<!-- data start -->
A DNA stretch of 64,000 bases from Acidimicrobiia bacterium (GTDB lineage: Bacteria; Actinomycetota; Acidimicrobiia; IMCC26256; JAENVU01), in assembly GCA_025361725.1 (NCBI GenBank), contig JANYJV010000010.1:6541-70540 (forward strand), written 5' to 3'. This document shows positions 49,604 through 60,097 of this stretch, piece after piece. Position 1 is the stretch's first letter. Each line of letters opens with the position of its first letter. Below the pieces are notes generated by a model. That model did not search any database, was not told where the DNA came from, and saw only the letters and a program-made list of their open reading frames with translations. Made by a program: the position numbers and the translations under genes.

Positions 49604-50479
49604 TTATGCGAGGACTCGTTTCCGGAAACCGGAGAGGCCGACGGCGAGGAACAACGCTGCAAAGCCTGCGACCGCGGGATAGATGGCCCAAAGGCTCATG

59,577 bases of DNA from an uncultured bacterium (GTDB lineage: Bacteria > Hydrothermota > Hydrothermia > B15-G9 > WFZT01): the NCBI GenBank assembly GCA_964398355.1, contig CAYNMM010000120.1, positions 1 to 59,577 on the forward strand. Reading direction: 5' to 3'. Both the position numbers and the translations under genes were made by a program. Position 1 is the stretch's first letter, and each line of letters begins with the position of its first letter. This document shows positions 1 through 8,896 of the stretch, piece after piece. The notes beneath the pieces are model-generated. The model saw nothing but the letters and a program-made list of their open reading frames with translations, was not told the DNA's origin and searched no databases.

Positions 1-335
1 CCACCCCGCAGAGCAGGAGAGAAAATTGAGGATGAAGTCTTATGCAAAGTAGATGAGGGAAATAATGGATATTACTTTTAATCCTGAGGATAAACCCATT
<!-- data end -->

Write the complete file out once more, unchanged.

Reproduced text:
A DNA stretch of 64,000 bases from Acidimicrobiia bacterium (GTDB lineage: Bacteria; Actinomycetota; Acidimicrobiia; IMCC26256; JAENVU01), in assembly GCA_025361725.1 (NCBI GenBank), contig JANYJV010000010.1:6541-70540 (forward strand), written 5' to 3'. This document shows positions 49,604 through 60,097 of this stretch, piece after piece. Position 1 is the stretch's first letter. Each line of letters opens with the position of its first letter. Below the pieces are notes generated by a model. That model did not search any database, was not told where the DNA came from, and saw only the letters and a program-made list of their open reading frames with translations. Made by a program: the position numbers and the translations under genes.

Positions 49604-50479
49604 TTATGCGAGGACTCGTTTCCGGAAACCGGAGAGGCCGACGGCGAGGAACAACGCTGCAAAGCCTGCGACCGCGGGATAGATGGCCCAAAGGCTCATG

59,577 bases of DNA from an uncultured bacterium (GTDB lineage: Bacteria > Hydrothermota > Hydrothermia > B15-G9 > WFZT01): the NCBI GenBank assembly GCA_964398355.1, contig CAYNMM010000120.1, positions 1 to 59,577 on the forward strand. Reading direction: 5' to 3'. Both the position numbers and the translations under genes were made by a program. Position 1 is the stretch's first letter, and each line of letters begins with the position of its first letter. This document shows positions 1 through 8,896 of the stretch, piece after piece. The notes beneath the pieces are model-generated. The model saw nothing but the letters and a program-made list of their open reading frames with translations, was not told the DNA's origin and searched no databases.

Positions 1-335
1 CCACCCCGCAGAGCAGGAGAGAAAATTGAGGATGAAGTCTTATGCAAAGTAGATGAGGGAAATAATGGATATTACTTTTAATCCTGAGGATAAACCCATT